Thanks to scientific discoveries and commercial efforts to harness the processes of fermentation going back to the nineteenth century, enzymes harvested from microbes have become ubiquitous in detergents and other cleaning products, as well as in food production. They are also now being adapted for an even bigger cleaning task: remediating pollution. Examining how these humble proteins and the biochemical reactions they catalyze became so indispensable reveals a little-noticed history of industrialization underlying modern everyday life.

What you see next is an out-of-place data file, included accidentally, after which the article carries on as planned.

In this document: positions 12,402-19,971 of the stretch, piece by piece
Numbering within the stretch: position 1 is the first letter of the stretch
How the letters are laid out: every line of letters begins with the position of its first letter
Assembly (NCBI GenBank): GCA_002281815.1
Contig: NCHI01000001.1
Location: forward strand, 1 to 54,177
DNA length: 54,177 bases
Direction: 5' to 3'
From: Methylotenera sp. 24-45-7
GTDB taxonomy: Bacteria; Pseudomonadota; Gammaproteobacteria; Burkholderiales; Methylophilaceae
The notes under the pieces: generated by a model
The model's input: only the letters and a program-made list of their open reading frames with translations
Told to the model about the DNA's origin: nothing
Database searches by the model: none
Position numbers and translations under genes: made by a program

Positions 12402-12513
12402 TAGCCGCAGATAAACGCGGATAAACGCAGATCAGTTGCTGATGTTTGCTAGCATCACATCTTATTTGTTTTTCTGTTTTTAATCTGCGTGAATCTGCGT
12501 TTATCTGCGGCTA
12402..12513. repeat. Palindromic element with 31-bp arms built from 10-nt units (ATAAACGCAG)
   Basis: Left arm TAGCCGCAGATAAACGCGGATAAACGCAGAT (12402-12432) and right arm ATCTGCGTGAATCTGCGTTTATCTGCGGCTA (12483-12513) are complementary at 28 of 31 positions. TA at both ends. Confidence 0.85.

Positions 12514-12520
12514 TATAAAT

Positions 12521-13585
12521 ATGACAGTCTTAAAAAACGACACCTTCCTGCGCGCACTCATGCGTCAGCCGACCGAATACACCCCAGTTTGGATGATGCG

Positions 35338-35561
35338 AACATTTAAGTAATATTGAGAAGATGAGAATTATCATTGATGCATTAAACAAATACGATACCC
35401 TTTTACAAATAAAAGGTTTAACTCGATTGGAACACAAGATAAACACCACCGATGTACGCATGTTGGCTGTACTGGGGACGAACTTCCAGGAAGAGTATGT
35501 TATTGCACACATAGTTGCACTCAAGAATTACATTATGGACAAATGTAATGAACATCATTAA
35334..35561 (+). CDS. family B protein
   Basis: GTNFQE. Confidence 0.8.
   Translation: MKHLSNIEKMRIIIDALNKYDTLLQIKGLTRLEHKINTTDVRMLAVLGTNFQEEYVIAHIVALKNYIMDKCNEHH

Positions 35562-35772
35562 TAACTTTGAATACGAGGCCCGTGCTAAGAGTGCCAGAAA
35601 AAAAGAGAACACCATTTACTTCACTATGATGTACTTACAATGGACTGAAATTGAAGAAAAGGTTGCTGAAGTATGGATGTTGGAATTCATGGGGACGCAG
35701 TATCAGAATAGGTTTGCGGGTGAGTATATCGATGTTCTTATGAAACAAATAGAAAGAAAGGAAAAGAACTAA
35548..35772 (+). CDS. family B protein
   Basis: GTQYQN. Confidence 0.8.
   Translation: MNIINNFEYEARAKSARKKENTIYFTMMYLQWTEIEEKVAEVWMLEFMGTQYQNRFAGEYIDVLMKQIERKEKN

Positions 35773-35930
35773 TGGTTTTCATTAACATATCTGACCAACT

Hannah Landecker is a professor in the Sociology Department and the Institute for Society and Genetics at the University of California, Los Angeles. This essay springs from her time as a fellow of the Wissenschaftskolleg zu Berlin in 2021–22.
Hannah Landecker; Enzyme Power. Current History 1 November 2023; 122 (847): 283–288. doi: https://doi.org/10.1525/curh.2023.122.847.283
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